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Latest Systematic review Stories

2013-12-02 21:34:45

Procedure for report production and section on meta-analyses updated / New sections on early benefit assessment The German Institute for Quality and Efficiency in Health Care (IQWiG) has completed the first step in the revision of its methods paper and published the version “General Methods 4.1” on the Internet on 28 November 2013. From now on the new document forms the basis for the scientific work of the Institute and its external experts and for collaboration with the commissioning...

2013-07-17 10:19:17

A new study published in the open access journal PLOS Biology suggests that the scientific literature could be compromised by substantial bias in the reporting of animal studies, and may be giving a misleading picture of the chances that potential treatments could work in humans. Testing a new therapeutic intervention (such as a drug or surgical procedure) on human subjects is expensive, risky and ethically complex, so the vast majority are first tested on animals. Unfortunately, cost and...

2013-07-17 10:17:59

Clinical trials of drug treatments for neurological diseases such as Alzheimer's and Parkinson's often fail because the animal studies that preceded them were poorly designed or biased in their interpretation, according to a new study from an international team of researchers. More stringent requirements are needed to assess the significance of animal studies before testing the treatments in human patients, the researchers say. The team - led by John Ioannidis, MD, DSc, a professor of...

2013-07-17 10:06:02

Many new developments and initiatives have been introduced to improve the quality and translational value of animal research, and must continue with support from the wider scientific community. These are the conclusions of a new article in PLOS Medicine this week by Carlijn Hooijmans and colleagues from the Radboud University Nijmegen Medical Centre, Netherlands, who summarize these new developments. Focusing on the quality of study conduct, reporting, and replication; systematic reviews...

2013-04-10 13:59:34

New guidelines for writing abstracts will help authors summarize their research A new extension to the PRISMA guideline on reporting systemic reviews and meta-analyses (types of studies that analyze information from many studies) will help authors to give a more robust summary (abstract) of their study and is detailed by an international group of researchers in this week's PLOS Medicine. These guidelines for abstracts of systemic reviews and meta-analyses are important, as the abstract...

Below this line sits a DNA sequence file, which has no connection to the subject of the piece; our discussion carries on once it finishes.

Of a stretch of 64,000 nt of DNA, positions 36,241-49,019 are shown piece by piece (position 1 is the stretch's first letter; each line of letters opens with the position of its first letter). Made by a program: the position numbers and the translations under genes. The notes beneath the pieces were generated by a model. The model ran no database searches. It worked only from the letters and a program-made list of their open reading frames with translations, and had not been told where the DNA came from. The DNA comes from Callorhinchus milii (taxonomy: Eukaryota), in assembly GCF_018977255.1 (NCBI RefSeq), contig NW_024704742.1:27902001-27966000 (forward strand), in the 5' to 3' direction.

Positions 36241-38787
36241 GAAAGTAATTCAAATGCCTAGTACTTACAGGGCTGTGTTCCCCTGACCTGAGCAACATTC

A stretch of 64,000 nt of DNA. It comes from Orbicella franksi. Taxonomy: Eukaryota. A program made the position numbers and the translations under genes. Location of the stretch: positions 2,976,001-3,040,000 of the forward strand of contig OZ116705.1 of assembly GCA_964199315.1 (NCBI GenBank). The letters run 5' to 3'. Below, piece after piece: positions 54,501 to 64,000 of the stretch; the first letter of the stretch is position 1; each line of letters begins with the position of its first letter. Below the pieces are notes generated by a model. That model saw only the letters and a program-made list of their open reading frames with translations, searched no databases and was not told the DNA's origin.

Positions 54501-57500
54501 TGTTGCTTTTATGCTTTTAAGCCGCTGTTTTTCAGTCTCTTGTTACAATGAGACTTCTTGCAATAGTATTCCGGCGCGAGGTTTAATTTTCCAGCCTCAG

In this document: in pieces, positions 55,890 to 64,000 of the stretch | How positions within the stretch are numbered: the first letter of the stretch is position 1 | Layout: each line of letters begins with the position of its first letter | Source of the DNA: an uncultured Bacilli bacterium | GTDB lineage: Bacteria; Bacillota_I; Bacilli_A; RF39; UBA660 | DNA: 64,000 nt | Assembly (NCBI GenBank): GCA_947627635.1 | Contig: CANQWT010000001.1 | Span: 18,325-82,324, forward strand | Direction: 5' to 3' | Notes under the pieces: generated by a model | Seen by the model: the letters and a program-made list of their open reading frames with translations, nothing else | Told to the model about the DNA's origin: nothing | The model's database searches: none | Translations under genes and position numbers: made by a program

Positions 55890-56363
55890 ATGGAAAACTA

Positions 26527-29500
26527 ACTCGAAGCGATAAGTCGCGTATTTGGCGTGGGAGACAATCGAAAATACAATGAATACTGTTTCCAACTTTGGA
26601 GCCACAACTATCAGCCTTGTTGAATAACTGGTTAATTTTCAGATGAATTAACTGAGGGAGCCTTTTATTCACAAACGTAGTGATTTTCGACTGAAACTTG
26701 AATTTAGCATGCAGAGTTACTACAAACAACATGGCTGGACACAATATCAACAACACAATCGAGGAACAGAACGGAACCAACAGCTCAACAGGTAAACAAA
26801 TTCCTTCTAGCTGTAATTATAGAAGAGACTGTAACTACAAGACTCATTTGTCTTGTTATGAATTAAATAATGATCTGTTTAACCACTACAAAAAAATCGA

2011-09-07 12:24:52

There is growing use of financial incentives in many countries to reward primary care practitioners who improve the quality of their services. After reviewing all available data in a Cochrane Systematic Review, a team of researchers found insufficient evidence to either support or refute the practice. They conclude that policymakers need to proceed with caution before setting up an incentive scheme and think carefully about the way it is designed. There are hundreds of schemes in the USA,...

2011-08-25 21:07:36

S. Stanley Young, assistant director for bioinformatics at the National Institute of Statistical Sciences (NISS), and Alan Karr, director at NISS, have published a non-technical article in the September issue of Significance magazine pointing out that medical and other observational studies often produce results that are later shown to be incorrect, and–invoking a quality control perspective–suggest ways to fix the system. Their central point is that the current system of...

2011-05-04 12:39:22

Systematic reviews that attempt to assess the risk of harms (adverse effects) associated with specific therapies should consider a broad range of study designs, including both systematic reviews and observational studies. These are the findings of a new study, led by Su Golder of the Centre for Reviews and Dissemination, University of York, UK published in this week's PLoS Medicine. There is increasing focus on the importance of using rigorous methods to assess the effectiveness and harms...


Word of the Day
humgruffin
  • A terrible or repulsive person.
Regarding the etymology of 'humgruffin,' the OED says (rather unhelpfully) that it's a 'made-up word.' We might guess that 'hum' comes from 'humbug' or possibly 'hum' meaning 'a disagreeable smell,' while 'gruffin' could be a combination of 'gruff' and 'griffin.'